Rows are a fantastic resistance band exercise to give your body an all-over workout without the need for expensive gym equipment. All you need is a resistance band, an exercise mat, and enough space to stretch out.
Like any exercise with resistance bands, you can choose different bands to provide different levels of tension, and this allows you to take it up a notch as you become more proficient and build the necessary muscle groups.
What are the benefits of resistance band rows?
Exercises with resistance bands can be categorized into two broad types. The first type is isolating, where you use the band to target a specific muscle or group of muscles to build strength in a particular area. The second is more broad, where you train larger muscle groups or your whole body, including your core.
The resistance band row falls into the former category. It's an excellent exercise for increasing back strength, stamina, and flexibility, but without being high impact. Whether you're just starting out on your training regime, or you already work out daily, this exercise will fit into any fitness program.
You'll need to tailor the difficulty to your ability level by choosing the right resistance band. For maximum flexibility, consider something like a pull up assist band set, which comes with bands of varying resistances.
What muscles do resistance band rows train?
The main muscle groups trained by this exercise are the upper back muscles and shoulder muscles. Unlike using free weights for strength training, rows are a lot safer for people with lower back problems, as you can avoid putting too much strain on the spine and the lumbar region.
The resistance band row is also much easier to perform while maintaining good form with less bending.
How to perform a seated row with a resistance band.
The seated version of this exercise is the closest approximation of using a rowing machine, or indeed, an actual rowing boat. There are a couple of different ways to do this exercise.
The most common method is to be seated on the floor (or a gym mat) with your legs pointed straight in front of you. Loop the resistance band around your heels, and grip the top of the loop with both hands together. You may wish to loop the band around each foot for added stability.
- Start with your back straight, so your hips form a ninety-degree angle.
- Pull back on the band, leaning back until your hands are by your sides and your elbows behind you.
- Then, sitting back up, return to your starting position.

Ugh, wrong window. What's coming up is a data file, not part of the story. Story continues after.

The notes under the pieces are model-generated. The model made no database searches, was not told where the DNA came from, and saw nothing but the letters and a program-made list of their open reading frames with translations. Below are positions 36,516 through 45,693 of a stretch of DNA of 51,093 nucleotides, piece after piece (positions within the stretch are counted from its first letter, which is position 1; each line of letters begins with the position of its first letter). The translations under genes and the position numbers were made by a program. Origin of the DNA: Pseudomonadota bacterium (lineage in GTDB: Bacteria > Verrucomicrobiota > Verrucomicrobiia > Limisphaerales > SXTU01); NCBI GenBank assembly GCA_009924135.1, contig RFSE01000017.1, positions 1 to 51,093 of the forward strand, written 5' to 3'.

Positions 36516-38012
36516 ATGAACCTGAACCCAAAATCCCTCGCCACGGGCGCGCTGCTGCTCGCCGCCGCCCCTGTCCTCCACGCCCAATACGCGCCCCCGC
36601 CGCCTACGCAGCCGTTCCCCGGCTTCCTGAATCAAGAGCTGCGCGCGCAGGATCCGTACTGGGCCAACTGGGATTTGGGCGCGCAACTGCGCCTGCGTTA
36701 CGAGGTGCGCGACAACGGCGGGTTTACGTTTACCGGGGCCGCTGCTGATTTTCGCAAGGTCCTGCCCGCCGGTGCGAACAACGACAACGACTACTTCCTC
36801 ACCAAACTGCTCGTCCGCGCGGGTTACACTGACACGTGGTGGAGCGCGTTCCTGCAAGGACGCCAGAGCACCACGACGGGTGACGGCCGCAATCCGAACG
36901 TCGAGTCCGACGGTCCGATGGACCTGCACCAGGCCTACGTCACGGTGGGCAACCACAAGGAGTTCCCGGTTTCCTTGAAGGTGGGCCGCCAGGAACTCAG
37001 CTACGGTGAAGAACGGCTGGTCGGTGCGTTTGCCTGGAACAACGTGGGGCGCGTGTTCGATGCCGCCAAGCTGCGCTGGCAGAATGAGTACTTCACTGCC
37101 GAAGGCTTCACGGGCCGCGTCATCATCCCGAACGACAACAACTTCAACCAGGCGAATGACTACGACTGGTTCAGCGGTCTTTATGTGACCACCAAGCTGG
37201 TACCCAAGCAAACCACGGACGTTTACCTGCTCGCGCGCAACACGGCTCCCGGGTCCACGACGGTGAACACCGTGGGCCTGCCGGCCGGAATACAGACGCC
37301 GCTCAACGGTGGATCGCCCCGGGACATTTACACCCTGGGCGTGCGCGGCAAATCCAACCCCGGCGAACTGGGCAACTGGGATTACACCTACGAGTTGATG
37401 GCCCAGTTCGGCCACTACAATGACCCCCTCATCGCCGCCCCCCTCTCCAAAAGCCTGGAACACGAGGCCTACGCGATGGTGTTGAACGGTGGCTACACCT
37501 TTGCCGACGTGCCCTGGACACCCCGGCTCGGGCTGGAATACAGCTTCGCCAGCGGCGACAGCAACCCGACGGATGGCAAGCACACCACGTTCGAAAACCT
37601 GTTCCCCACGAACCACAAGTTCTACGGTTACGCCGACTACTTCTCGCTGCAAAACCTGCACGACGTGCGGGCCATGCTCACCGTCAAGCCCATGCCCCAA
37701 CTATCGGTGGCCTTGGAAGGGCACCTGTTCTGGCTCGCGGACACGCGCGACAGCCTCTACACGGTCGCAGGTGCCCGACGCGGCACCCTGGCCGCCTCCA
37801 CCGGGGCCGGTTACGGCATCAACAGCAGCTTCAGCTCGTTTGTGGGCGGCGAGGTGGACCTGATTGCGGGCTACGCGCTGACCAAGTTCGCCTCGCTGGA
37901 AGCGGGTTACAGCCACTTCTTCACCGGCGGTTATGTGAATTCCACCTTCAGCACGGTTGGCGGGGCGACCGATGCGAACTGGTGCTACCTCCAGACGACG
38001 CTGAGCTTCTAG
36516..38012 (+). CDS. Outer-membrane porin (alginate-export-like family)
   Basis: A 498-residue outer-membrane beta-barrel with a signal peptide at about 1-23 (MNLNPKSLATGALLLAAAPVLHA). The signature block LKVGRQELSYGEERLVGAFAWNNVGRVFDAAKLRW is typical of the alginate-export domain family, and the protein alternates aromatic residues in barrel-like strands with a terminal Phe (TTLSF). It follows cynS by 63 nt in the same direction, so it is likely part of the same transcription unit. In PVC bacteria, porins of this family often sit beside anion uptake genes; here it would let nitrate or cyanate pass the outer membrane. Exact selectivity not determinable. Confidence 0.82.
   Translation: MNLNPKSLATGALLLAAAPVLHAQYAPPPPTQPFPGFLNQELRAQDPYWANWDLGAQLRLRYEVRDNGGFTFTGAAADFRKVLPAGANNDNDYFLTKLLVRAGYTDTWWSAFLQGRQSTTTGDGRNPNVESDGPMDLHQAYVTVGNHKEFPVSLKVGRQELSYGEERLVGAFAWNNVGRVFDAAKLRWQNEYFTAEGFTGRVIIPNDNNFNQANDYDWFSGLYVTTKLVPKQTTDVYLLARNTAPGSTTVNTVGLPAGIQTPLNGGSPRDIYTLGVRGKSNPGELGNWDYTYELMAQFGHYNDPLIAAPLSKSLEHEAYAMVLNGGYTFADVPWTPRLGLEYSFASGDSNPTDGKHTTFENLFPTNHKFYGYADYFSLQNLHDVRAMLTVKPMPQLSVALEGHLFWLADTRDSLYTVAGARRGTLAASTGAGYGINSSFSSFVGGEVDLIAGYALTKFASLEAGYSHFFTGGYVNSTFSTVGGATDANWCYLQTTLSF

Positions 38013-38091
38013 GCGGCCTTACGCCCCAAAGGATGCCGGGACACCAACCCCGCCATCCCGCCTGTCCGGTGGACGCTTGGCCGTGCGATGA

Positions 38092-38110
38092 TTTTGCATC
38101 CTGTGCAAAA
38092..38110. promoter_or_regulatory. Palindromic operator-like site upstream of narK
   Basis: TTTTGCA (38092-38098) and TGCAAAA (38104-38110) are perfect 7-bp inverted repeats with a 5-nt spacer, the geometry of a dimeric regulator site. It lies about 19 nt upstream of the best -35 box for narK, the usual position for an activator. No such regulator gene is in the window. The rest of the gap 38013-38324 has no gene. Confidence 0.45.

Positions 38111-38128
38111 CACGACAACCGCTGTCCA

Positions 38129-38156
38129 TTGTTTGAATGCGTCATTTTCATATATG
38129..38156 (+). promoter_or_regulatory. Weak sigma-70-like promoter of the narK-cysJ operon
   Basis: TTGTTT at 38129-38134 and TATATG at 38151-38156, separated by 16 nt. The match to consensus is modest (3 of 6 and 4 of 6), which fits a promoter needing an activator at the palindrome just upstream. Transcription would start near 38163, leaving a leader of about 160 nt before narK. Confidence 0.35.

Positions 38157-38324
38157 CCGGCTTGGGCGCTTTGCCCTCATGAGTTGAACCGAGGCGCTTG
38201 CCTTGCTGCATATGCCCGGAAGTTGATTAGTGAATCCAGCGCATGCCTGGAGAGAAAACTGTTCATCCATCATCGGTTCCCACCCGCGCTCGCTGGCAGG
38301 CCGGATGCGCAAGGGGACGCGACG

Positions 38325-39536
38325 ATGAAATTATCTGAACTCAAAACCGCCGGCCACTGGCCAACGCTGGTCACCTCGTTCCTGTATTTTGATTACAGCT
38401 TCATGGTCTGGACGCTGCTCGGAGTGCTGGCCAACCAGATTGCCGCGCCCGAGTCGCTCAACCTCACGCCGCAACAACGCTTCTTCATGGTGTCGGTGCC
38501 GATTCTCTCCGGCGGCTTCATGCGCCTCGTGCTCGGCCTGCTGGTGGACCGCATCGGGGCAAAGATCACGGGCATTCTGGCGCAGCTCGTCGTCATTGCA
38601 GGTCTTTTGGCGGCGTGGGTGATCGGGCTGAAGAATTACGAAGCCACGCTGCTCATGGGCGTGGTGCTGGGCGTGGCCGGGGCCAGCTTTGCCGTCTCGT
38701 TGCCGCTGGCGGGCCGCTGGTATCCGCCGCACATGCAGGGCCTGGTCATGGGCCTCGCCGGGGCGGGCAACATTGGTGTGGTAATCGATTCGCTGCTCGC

- That's one rep.
At each stage of the movement, you should avoid jerking or snapping the band, move from the starting position to the extended position and back in a single smooth motion.
If you're using a high resistance band, you may wish to anchor the end to a bar or heavy piece of gym equipment rather than your feet to avoid unnecessary strain on your hamstrings and tendons in the lower leg.
An alternate version of the seated resistance band row is to sit on a bench, with the band attached to a suitable anchor point. In this version, your starting position should be an upright sitting position, with your back and shins vertical and your thighs parallel to the floor. Your feet should be planted flat on the floor. From this position, complete the exercise as above.
How to do a standing row with a resistance band.
The standing row is another variation of the resistance band row. As with the alternate seated row, you'll need a suitable anchor point to attach your band to at about chest height.
- Hold the band with both hands in an underarm grip, hands about shoulder-width apart, and then move slowly backward until the resistance band begins to tense.
- Now, with knees slightly bent, pull the band towards your body until it touches your stomach. Keep your core tight, and your head and neck relaxed.
- Slowly release the tension, moving back to your original starting position. That's one rep.
Standing rows will inadvertently work slightly different muscles than the seated row, but your body will be building muscle with either exercise!
Our final take on the resistance band row
Incorporating this rowing exercise with resistance bands into your regular exercise routine will tremendously build your back and core strength while protecting your joints and ligaments from high impact. This means you can safely use the resistance band row as part of a recovery program.
Resistance band rows don't require much space to perform, and the bands are so compact that you can do this exercise anywhere, whether at home or on the go. So don't be afraid to take them wherever you go.
Bookmark this banded row exercise and include it into your workout regime!